This requires that we be fully there as we pray.
God invites us to live this friendship, but just like in a visible friendship, we can transfer that very well, we also wish that the other is completely there. Sometimes we find it difficult with God because we don’t see him. It is precisely when we are praying that we notice how our thoughts sometimes wander. We have to watch out for that. And here comes our personality again:
- For some, it helps to keep a prayer diary.
- Others consciously pray aloud even when they are alone.
- Some go out into nature.
- Others set up a prayer corner at home with a picture or an object that reminds them of God or a bare corner so as not to be distracted.
- Worship music, a scented candle or something completely different can also help.
God would like to be part of our whole life.
That we take him everywhere. Just as we ticker a message to a friend in between, we can also with God just talk anywhere and anytime in between. Only if that’s all, do it in a marriage, then your relationship will eventually become superficial. Therefore, it is good to consciously take the time to talk to God. Rituals help us humans, e.g. to consciously invite God into the day in the morning. Starting the day with a word from the Bible, many read the solution or a few words via the YouVersion app, and then talk to God about what lies ahead of us. Perhaps deliberately stopping at work or at home at lunchtime. In the evening before going to sleep or in bed to reflect on the day with God. The main thing is that we spend time with God as if in friendship, and that very consciously.
And this conscious prayer also means that we make it clear who we are actually talking to.
I believe that if we do this every time we start praying, it will help us tremendously. Our Heavenly Father. We are also allowed to pray to Jesus Christ and the Holy Spirit. This makes no difference. Jesus is talking to His Heavenly Father here. So the Almighty, who has everything in hand, from whom nothing slips away, and if we continue to pray, who gives life and provides for us, who saves us from our guilt, who guides and preserves us, and who is also our father. And we come to him with respect, with obedience, in dependence on him with humility and repentance, with great confidence and joy and with childlike trust.
Some people have a problem with the term father.
Maybe you too. Because we humans are not and do not have perfect fathers. Because you may have had a father who left you, or who you never even knew, or experienced abuse. In finding this you are measuring your father by a yardstick. And this standard is God himself, without her perhaps being aware of it. Because he’s the perfect father And he wants to be the perfect father for you too, who you may never have had. Maybe this picture will help you. God actually invites you to get on his lap and talk to him. And that’s exactly what I sometimes imagine when I’m praying.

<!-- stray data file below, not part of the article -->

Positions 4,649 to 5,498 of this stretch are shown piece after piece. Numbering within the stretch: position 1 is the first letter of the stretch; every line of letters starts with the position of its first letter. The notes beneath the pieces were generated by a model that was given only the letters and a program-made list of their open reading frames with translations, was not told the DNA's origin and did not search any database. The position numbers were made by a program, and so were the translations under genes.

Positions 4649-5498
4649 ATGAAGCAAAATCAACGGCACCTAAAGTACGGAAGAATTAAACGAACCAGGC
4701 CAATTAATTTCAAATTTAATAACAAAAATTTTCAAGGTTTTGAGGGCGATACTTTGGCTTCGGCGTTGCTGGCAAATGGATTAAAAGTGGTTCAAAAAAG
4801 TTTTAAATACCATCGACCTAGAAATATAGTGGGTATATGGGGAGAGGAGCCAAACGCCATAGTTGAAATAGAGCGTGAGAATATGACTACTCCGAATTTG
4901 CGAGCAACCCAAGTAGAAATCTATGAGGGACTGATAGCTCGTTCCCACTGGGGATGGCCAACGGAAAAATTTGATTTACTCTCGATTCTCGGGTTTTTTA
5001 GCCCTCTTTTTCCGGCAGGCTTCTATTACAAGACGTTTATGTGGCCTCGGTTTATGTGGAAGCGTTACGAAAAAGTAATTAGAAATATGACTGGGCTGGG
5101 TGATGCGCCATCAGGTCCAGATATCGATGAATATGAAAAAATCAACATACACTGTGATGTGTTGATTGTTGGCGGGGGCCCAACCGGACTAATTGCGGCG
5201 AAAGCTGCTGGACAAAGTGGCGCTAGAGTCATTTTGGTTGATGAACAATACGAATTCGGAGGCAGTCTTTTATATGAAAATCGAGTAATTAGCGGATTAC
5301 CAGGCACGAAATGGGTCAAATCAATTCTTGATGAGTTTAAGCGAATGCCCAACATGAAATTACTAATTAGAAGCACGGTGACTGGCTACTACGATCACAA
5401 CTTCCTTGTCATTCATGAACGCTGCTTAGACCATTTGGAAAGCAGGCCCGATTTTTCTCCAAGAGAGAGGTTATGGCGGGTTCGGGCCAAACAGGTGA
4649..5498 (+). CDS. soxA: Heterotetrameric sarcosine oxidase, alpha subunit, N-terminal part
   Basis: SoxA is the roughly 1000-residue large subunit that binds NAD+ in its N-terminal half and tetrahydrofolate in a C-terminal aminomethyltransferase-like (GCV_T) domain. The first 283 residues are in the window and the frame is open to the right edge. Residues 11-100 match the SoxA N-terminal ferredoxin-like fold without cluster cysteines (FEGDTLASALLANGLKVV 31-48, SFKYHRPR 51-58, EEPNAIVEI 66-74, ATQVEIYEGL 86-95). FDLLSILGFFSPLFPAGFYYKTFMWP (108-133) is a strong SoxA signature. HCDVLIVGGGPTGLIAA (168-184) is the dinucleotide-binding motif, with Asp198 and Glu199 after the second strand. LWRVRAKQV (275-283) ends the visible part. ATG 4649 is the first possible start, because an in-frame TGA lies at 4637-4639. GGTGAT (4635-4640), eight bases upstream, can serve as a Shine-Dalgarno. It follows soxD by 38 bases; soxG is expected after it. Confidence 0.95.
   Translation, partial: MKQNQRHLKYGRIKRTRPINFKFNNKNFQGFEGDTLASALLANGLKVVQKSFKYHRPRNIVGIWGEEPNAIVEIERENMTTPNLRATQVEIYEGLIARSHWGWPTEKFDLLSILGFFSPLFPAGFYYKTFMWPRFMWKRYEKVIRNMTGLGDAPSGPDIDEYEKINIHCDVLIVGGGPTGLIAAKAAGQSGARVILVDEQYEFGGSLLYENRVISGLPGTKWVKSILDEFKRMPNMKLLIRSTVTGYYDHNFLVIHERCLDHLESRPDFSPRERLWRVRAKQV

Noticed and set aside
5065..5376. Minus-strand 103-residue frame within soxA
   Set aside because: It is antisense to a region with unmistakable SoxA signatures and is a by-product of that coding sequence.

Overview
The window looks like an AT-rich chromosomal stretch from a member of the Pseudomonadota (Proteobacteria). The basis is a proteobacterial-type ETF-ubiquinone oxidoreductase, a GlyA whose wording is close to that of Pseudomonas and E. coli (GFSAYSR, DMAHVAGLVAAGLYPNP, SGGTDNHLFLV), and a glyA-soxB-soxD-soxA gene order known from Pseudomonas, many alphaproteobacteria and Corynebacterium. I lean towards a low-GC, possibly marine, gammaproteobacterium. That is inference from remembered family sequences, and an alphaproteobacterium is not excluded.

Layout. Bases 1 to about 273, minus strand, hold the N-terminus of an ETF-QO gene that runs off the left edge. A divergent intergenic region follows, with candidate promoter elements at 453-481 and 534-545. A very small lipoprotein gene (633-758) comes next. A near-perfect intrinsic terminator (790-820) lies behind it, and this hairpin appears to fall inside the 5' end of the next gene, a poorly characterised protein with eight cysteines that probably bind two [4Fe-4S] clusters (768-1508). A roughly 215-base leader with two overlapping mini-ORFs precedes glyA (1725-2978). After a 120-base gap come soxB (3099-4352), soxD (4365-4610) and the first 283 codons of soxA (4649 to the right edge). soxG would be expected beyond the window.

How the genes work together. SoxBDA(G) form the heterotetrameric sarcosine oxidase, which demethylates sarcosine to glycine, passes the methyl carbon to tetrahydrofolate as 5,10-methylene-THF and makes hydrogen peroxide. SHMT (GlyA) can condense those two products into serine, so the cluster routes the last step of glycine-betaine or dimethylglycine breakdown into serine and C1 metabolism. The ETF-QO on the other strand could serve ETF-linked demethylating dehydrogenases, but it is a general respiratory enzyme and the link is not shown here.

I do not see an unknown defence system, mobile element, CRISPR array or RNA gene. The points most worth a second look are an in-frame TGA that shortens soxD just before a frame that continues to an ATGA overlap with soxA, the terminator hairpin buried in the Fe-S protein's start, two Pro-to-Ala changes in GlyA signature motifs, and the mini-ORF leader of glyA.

Father also means that you can be his child.
Jesus invites us: But those who welcomed him and believed in him (this means accepting what Jesus did for me on the cross, accepting the forgiveness of my guilt, inviting him into my life and trusting him), to whom he gave the right to be children of God to become. John 1:12 Whoever has done this is allowed to be a child of God and is allowed to call him father. And if you have not already done so, then I invite you: Do it today and God will also be your heavenly Father.
If we want to live the relationship with God, then it is very important what image you have of God.
Is he someone you like to hang out with? Second, it is important that you believe that he is really listening to you and also acting and answering your prayer. A person, a counterpart, who is really interested in me. Then I can pray consciously instead of mechanically.
The second thing Jesus wants to teach us is:
2. Pray God-centered instead of self-centered.
Do you know phone calls where someone calls you, asks you how you are, leaves you with no breathing space to answer, but immediately talks about yourself in a long elaboration, then thanks you for the good conversation and hangs up and you are completely perplexed?
I’ve seen it before. And often we do the exact same thing with God. How fast are we to only turn around ourselves while praying. The first half of Our Father, on the other hand, is all about God.
Blessed be your name.
Your kingdom come.
Your will will happen.
What are we actually praying?
- We ask that God’s name be considered sacred by all people.
- That they recognize him,
- that they hold him up and give him the honor he deserves.
- And that includes me with my life, with my lifestyle. I want my life to be a glory to God and I want to worship him.
And then we keep praying that God’s influence in my life and our world will increase.
- That God changes me and that he uses me to change the world in his sense.
- That he shows me what he wants and helps me do it.
- And I can do that in a very practical way, that I take a time when I pray, when I become calm and ask God to speak to me. And if I can’t do that at the beginning because my head is still too full, then stop at the end.